Linkin Park singer/guitarist Mike Shinoda discussed writing music after Chester Bennington died in a new Kerrang interview, and how he had to write some bad grunge and rap songs before getting to better material.
“A week after Chester passed, the idea of the studio was scary,” Mike admits. “And it wasn’t just the idea of attempting to make a song and being overwhelmed by those memories. There’s another layer of fear for artists in this situation that is, ‘What if I can’t make anything good [without that person]?’ Those hurdles start to accumulate, whether that’s fear or depression or the chaos of the outside world, it creates an echo chamber of anxiety.
That was one of the things for me, I needed to make some stuff – whether it was usable or not didn’t matter. I was making bad 90’s grunge songs, making bad rap songs…and then I made something good. I’d make all these different things with no intention of putting them out, but just diving into some of the ideas that were already in my head.”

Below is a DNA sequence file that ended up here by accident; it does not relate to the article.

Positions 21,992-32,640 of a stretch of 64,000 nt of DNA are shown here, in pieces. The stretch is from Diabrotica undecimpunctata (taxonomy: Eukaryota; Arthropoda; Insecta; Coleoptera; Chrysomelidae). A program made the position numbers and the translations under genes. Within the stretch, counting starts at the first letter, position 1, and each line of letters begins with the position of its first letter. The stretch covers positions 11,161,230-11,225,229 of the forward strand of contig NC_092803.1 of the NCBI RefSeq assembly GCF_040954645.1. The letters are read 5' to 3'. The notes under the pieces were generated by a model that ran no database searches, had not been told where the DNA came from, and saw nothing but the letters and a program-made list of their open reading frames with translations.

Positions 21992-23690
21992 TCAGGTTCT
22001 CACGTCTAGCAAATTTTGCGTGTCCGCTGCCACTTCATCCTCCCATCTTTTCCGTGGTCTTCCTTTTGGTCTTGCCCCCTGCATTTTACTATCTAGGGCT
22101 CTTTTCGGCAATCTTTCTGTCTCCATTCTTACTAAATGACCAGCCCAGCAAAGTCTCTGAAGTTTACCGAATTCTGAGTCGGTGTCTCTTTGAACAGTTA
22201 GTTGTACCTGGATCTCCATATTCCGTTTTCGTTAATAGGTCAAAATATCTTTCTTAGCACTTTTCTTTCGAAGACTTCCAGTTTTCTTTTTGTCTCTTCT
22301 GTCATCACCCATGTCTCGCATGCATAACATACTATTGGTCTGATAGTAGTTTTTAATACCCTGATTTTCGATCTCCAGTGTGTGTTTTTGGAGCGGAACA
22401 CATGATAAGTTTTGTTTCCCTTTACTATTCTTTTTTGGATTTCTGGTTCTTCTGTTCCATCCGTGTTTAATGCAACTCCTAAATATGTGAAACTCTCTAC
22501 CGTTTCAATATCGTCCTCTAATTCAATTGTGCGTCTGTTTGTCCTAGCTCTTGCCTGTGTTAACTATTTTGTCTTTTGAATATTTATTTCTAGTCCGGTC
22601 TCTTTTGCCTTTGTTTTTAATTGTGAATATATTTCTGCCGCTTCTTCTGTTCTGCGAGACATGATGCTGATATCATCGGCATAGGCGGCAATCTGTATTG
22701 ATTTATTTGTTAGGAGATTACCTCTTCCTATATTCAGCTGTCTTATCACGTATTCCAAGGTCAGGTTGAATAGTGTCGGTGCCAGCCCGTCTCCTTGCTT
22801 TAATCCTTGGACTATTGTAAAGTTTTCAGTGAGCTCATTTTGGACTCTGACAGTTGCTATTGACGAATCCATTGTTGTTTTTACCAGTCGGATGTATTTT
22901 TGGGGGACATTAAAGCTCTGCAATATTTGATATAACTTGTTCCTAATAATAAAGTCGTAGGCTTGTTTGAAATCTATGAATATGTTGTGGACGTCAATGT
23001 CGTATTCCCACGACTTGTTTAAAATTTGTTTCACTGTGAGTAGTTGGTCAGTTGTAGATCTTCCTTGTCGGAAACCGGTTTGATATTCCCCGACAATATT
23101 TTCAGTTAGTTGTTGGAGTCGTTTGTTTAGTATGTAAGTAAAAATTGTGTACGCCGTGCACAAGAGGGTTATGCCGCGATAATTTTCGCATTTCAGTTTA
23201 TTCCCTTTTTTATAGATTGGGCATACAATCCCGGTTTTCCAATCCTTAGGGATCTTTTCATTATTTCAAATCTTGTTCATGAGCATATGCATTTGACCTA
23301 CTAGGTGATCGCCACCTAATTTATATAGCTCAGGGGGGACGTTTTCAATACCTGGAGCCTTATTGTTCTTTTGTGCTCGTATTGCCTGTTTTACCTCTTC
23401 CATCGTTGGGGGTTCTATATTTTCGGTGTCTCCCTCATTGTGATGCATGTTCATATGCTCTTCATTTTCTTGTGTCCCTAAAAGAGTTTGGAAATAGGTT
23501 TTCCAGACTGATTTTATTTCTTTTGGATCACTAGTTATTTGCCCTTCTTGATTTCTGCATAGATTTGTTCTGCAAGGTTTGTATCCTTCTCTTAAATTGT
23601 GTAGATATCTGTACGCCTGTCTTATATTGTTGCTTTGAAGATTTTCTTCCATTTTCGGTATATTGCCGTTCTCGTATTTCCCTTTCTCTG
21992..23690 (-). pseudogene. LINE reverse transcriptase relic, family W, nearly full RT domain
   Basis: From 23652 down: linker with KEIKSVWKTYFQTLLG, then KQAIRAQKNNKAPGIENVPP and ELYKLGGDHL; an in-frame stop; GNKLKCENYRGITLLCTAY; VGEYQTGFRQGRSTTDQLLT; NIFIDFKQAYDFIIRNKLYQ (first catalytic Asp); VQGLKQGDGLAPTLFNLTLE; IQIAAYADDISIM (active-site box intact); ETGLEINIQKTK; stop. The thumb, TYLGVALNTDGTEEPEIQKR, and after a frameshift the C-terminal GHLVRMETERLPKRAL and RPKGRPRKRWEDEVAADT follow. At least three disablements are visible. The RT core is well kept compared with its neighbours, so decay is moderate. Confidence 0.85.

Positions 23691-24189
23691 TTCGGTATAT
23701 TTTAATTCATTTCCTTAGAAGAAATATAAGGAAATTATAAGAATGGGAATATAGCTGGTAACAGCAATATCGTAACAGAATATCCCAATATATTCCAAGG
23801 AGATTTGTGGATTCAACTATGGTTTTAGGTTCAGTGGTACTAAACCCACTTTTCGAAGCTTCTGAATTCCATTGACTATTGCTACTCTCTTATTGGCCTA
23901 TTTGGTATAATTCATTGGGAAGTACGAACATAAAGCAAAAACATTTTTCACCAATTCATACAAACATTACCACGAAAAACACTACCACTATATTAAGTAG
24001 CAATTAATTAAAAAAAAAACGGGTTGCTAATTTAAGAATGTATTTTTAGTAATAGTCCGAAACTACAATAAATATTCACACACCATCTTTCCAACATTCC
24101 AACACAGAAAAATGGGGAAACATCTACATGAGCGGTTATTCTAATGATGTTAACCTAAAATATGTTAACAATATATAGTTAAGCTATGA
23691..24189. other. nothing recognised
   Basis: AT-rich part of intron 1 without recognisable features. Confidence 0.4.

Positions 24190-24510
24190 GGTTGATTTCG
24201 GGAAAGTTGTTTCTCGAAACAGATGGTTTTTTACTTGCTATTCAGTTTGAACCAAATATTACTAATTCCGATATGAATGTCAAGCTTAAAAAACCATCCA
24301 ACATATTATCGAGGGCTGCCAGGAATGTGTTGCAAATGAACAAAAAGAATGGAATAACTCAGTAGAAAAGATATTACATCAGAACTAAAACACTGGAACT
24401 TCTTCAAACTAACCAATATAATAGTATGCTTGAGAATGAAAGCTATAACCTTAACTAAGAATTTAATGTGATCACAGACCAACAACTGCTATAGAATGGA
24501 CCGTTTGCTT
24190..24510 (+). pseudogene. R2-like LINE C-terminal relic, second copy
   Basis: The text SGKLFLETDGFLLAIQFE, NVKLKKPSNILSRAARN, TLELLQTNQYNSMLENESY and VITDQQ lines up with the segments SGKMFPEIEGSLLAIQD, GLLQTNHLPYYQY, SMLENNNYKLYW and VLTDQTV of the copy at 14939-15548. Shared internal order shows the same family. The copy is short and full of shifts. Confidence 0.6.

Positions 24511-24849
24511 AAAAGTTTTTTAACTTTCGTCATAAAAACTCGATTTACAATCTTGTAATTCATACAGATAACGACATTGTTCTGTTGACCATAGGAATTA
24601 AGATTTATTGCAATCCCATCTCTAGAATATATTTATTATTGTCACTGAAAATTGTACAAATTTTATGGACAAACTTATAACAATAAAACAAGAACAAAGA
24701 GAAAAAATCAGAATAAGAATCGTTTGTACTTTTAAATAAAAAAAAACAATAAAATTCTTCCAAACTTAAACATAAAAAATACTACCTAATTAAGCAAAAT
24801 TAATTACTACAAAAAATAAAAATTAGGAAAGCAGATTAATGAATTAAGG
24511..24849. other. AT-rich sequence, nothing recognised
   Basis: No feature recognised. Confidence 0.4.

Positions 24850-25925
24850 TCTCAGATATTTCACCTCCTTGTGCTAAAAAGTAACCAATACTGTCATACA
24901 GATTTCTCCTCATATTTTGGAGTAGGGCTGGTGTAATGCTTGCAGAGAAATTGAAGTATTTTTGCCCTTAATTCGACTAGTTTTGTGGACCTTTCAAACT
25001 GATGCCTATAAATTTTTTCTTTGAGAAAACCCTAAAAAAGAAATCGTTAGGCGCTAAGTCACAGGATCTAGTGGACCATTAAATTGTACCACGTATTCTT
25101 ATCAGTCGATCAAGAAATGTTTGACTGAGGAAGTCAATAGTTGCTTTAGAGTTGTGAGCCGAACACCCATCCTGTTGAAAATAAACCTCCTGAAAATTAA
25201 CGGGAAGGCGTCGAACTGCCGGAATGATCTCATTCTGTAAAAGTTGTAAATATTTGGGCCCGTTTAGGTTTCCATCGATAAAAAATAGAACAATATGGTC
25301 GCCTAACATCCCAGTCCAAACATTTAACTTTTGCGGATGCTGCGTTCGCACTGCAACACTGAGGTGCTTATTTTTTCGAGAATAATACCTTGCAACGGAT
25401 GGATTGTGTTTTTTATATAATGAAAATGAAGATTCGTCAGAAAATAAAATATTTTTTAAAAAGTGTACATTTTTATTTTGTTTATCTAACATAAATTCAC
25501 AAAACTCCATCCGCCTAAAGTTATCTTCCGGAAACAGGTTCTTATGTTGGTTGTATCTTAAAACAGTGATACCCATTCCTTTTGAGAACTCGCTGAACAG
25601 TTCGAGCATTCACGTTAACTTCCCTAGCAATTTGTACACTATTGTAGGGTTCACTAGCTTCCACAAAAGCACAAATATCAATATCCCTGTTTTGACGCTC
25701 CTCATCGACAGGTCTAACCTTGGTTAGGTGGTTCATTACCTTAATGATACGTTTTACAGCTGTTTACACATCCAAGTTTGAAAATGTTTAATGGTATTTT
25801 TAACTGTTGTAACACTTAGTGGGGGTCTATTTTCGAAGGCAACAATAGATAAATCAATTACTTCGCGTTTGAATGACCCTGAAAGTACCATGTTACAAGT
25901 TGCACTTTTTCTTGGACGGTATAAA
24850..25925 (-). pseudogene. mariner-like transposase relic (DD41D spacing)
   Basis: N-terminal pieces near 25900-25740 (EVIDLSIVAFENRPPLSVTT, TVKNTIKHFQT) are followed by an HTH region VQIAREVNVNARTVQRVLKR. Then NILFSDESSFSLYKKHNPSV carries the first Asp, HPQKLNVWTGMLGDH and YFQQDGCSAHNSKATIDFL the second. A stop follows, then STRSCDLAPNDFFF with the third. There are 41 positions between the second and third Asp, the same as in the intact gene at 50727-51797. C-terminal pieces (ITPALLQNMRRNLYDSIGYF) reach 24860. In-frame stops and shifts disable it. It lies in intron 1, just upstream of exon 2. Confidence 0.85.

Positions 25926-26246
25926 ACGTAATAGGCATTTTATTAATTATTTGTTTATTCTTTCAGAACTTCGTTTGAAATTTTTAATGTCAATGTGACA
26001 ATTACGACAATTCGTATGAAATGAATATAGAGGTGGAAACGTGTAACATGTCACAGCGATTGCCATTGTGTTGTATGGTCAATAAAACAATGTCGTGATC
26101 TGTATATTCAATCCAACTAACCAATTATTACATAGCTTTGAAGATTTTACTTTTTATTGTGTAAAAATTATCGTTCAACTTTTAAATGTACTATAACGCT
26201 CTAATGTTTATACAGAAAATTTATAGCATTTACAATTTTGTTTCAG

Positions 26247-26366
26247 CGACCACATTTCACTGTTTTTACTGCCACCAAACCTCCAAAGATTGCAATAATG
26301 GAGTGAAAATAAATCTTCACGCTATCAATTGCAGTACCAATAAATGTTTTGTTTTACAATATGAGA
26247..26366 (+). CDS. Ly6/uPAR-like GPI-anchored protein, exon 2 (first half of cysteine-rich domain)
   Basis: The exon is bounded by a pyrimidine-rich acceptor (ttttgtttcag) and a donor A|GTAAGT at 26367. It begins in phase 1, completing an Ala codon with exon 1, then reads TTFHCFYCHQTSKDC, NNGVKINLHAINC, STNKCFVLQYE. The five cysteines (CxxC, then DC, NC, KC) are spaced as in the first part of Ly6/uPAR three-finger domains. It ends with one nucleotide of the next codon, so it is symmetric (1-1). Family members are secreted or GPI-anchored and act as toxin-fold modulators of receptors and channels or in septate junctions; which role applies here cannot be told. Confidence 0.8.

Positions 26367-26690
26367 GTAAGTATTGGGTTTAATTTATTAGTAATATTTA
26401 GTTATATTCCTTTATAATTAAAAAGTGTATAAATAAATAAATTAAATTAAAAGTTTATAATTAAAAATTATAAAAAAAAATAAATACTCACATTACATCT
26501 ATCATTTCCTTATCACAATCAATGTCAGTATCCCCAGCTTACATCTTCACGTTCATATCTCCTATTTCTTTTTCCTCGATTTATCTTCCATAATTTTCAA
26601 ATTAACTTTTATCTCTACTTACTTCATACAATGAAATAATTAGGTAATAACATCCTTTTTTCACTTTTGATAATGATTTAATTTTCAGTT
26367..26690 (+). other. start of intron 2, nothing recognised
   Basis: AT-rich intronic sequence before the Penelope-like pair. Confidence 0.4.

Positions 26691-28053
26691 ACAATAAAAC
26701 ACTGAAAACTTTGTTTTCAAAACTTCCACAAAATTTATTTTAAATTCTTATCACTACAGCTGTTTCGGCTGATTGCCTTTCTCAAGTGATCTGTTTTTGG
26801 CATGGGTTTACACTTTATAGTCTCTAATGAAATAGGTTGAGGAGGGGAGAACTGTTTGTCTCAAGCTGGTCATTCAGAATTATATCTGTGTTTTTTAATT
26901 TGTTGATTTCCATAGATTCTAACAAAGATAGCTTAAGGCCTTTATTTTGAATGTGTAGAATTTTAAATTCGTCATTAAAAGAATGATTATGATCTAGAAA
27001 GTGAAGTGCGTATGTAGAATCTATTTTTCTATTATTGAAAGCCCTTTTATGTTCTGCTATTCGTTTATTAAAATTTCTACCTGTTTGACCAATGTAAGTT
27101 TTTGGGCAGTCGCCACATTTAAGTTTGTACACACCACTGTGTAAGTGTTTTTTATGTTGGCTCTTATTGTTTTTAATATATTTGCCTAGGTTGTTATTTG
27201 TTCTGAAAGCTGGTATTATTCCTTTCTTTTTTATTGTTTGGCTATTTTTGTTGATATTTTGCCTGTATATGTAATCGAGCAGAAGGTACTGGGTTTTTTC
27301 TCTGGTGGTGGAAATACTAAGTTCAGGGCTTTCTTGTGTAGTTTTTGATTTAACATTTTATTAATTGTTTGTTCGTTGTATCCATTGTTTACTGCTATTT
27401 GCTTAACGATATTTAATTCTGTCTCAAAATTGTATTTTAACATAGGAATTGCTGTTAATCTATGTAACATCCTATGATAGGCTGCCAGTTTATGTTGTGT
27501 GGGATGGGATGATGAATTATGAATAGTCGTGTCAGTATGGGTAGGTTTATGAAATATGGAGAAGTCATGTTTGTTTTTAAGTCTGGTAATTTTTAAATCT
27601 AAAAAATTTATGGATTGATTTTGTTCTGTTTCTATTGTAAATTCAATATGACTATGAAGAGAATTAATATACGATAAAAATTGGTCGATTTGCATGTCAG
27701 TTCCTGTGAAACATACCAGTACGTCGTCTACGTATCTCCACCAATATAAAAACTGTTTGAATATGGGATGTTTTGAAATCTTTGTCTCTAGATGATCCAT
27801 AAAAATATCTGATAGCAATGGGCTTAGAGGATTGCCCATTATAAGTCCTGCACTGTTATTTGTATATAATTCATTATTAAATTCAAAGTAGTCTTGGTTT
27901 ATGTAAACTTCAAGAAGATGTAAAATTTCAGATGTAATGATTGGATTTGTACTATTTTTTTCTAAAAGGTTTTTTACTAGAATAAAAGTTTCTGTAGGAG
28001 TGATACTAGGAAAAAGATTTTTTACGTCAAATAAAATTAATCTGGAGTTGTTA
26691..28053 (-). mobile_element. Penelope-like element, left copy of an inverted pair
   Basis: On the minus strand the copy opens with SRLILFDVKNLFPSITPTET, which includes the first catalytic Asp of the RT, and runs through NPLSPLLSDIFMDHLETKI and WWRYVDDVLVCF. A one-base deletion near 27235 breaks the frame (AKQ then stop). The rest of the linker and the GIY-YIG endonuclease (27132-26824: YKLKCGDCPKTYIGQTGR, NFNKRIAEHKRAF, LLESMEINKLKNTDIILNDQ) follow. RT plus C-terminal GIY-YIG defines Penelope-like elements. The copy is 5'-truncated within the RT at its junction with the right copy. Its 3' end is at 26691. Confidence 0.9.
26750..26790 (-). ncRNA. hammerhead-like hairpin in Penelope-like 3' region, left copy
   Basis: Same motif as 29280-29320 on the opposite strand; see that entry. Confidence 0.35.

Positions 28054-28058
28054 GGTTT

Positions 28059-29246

Shinoda recently released his Post Traumatic EP.
“The concepts of the songs and what they’re about was as fluid as the emotions of the day.”
“Some of them were rooted in something that’s happening specific to that moment. We did the tribute show back in October [the celebration show at LA’s Hollywood Bowl put on to honor Chester’s life], and while I was working on that set and show, I was also working on the song Over Again. The first verse of that was written and recorded the day of the Hollywood Bowl show. I wrote the second verse the day after.”